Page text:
The kids are actually rather excited about it because we discussed the 17 UN Goals for Sustainable Development and then we picked one to work on together (since we're all responsible for making things happen). They decided they wanted to work on the first couple: that there shall be no hunger and that there shall be no poverty.

Secretly I was hoping they'd pick one of those goals because my friend Hayley's nonprofit, Lifting Hands International, is doing a push right now called "Gather for Goats" where you basically throw a party and ask guests to donate money toward buying a goat for Syrian refugees living in Jordan. So we're planning a little hefla for our neighbourhood in a couple of weeks.

The kids have made big plans for a cookie/lemonade stand (we considered hot chocolate but it's 90s still so I'm not sure anyone will feel like hot chocolate even though the calendar says it should be on the menu).

Anyway, in science we were talking about niches (the role an organism plays within its environment). I was trying to help the kids understand (at least as well as I understand things) and brought up bees for an example.

"What is a bee's niche? What role to bees play in our environment?"

"Bees make honey!" Zoë offered.

She's not really part of our "class" but she's there soaking things up every day.

"They do!" I said. "That's true. What else do they do for us? It's a very important job..."

"They're pollinators," either Benjamin or Miriam said.

"That's right! Now, do any other organisms in our environment make honey?"

"No!" Zoë said, then she lifted her index finger in the air and seriously informed us, "But butterflies make butter!"

Zombie Forms

I thought that when we'd turned in forms 3300 and 3231 that we'd have successfully registered the kids for school. But then I had a phone call from the kids' elementary schools saying that their dental form wasn't acceptable and they graciously offered us an extension to get that filled out, which we did at the very end of August. So then I thought that for real we'd finally completed the registration process. It may have taken us two months to do but at least we'd done it!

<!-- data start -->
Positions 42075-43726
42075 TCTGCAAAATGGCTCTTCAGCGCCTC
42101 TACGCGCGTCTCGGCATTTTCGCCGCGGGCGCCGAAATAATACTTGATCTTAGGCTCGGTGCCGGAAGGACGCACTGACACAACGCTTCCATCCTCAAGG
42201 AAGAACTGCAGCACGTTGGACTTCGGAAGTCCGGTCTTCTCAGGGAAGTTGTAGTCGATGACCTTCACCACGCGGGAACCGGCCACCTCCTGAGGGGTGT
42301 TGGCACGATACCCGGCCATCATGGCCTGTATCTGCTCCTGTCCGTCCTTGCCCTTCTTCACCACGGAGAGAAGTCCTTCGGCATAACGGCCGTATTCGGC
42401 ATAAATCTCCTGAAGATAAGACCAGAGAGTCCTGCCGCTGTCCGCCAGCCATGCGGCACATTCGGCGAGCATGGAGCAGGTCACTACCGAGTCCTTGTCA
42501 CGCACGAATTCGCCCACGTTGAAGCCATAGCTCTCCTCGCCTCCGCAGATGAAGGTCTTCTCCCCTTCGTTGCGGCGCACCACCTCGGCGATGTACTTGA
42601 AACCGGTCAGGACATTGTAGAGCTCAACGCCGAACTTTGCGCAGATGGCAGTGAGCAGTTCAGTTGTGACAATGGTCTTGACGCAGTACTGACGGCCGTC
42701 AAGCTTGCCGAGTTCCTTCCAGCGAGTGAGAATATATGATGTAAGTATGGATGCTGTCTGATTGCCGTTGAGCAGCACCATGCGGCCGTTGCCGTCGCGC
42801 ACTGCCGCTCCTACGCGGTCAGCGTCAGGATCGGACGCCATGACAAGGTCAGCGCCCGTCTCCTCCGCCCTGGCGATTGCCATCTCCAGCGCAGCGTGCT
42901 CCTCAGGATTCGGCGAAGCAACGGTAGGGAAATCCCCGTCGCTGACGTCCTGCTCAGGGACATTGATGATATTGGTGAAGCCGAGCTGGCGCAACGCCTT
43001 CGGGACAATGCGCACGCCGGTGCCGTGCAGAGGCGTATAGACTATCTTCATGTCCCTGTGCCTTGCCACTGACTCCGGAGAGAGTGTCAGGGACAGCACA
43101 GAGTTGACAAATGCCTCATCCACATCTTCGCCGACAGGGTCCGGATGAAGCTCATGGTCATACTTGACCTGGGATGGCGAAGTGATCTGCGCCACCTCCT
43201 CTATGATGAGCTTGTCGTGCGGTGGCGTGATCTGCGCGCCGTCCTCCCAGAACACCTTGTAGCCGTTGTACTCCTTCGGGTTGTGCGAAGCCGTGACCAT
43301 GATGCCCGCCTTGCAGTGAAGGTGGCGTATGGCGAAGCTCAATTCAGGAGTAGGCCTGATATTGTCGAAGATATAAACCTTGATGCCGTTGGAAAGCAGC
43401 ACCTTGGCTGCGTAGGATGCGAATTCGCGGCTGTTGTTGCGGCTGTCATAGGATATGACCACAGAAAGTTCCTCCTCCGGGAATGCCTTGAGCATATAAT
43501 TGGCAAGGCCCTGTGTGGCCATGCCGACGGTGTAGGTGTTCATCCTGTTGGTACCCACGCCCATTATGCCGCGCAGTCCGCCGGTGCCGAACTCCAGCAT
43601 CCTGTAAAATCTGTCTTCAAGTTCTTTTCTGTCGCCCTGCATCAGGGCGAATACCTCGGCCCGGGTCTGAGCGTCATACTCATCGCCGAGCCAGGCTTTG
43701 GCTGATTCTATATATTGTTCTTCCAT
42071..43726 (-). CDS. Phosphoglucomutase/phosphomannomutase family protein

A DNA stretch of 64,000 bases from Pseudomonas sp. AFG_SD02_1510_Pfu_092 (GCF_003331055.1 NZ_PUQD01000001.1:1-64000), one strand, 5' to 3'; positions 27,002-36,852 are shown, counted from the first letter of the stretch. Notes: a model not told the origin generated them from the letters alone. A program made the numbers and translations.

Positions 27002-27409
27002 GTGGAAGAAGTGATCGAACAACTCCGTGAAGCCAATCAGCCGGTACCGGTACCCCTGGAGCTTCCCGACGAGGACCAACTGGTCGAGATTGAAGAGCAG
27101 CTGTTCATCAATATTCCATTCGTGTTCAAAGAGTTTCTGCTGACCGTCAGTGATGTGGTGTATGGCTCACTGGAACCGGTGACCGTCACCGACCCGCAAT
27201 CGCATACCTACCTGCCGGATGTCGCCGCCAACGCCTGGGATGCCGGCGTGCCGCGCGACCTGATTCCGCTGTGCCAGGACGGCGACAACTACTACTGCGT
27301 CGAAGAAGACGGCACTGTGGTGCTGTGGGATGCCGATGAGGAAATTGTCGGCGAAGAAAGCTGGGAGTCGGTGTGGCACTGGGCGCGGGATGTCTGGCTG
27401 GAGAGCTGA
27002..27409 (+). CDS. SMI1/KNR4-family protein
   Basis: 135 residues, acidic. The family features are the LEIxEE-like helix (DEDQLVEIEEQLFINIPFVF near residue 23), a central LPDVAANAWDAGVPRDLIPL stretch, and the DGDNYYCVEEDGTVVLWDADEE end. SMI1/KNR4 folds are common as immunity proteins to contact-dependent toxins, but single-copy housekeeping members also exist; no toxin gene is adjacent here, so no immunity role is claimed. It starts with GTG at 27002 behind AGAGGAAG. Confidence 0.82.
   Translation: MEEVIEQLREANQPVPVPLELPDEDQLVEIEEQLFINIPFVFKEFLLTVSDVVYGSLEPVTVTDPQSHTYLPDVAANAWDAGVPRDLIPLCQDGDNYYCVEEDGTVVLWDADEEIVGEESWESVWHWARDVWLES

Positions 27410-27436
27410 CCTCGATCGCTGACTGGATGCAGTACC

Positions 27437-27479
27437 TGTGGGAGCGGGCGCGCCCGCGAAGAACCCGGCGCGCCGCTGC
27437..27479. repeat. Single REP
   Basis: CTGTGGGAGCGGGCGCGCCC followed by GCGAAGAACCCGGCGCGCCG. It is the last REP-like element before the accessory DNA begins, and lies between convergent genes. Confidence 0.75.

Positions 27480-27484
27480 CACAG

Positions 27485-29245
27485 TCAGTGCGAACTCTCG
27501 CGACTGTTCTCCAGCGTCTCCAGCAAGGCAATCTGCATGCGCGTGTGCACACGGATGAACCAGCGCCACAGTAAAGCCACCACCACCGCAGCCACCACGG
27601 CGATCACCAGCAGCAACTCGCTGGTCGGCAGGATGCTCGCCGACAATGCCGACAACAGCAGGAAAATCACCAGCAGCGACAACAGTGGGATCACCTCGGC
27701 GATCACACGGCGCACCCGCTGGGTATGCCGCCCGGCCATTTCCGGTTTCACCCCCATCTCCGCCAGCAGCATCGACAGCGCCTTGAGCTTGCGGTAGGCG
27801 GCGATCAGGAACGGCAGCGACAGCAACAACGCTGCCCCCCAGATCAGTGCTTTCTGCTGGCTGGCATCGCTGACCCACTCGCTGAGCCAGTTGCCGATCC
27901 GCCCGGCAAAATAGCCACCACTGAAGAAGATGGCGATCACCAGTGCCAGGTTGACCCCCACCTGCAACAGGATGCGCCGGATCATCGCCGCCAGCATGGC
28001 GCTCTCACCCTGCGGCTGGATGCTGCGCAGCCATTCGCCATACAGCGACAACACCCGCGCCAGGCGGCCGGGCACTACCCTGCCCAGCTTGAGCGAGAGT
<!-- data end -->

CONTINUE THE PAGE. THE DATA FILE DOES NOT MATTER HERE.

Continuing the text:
But, no.

To quote myself in a rather saucy email I sent to the principal this evening:
I will probably have nightmares about these forms for the rest of my life. They're like zombie forms that keep reappearing to eat my brainz every time I think I've put them to rest.  
How can I make them go away?!?!
You see, this afternoon Rachel brought home a letter for me. A letter that says Rachel's file was audited and the auditor found "no certificate or documentation" of immunization. A letter that says my child may be "excluded from school...if this information is not received." A letter that says that "any parent or guardian who intentionally does not comply with the Code section, shall be guilty of a misdemeanor and, upon conviction thereof, shall be punished by a fine of not more than $100.00 or by imprisonment for not more than 12 months."

And—you guys—flames on the side of my face!

Tuesday, October 01, 2019

More Alexander Tales

I should be working on the Hancock Hummer (and in fact, have been working on it), but there's nothing like procrastinating another activity to get you to do other things that you should be doing.

...stuff like this (blogging is important, okay?).

I remembered the third Alexander story I meant to tell the other day. He has been working on opening doors and although he's not very good at it yet he can occasionally get them to pop open. It helps that all our doors are original-to-the-house, solid-core doors (ie: incredibly warped; none of them close very well at all). Anyway, on this particular morning the outside temperature was fairly cool so I had left the front door open (with the screen door closed) while I ran some trash out to the can.

Alexander was upset that he'd been left inside.

"Mommy—stay! Mommy—stay!" he cried.

"I'll be right back," I assured him.

He kept pleading with me to stay and was reaching up for the handle so he could open the door and follow me and, much to his surprise, he did it! He was so proud of (and surprised by) himself that he didn't even follow me outside. Instead he stood there dancing and squealing, "I did it! I did it! I did it! I did it! I did it!"

Rachel's Fall Concert

This evening we attended Rachel's fall concert, which was mind-blowingly impressive. The progress she's made from last year to this is astounding (though I guess I never blogged about her "monster concert" at the end of last year (it's not a monster-themed concert; rather it's a combined concert with every elementary school orchestra in the district, so it's monsterously huge...or so they thought) but that doesn't mean I don't love you, Rachel, it only means that life was insane (we were moving, remember?) and I didn't get around to it but I'm sure I have a video from it somewhere)) and the program is challenging and serious, but also enjoyable.

Here's a clip of the 7th grade orchestra playing British Grenadiers, which was my favourite piece of theirs. Don't mind the shaky filming job—I was holding Alexander on my lap and helping him sketch on the magnetic sketch board while also filming so it is what it is:



I couldn't pick her out of the sea of middle schoolers; there are over 100 kids in her orchestra (and that was just her grade). I'll assume you won't be able to pick her out, either, so here's a video she made for her playing test a couple of weeks ago: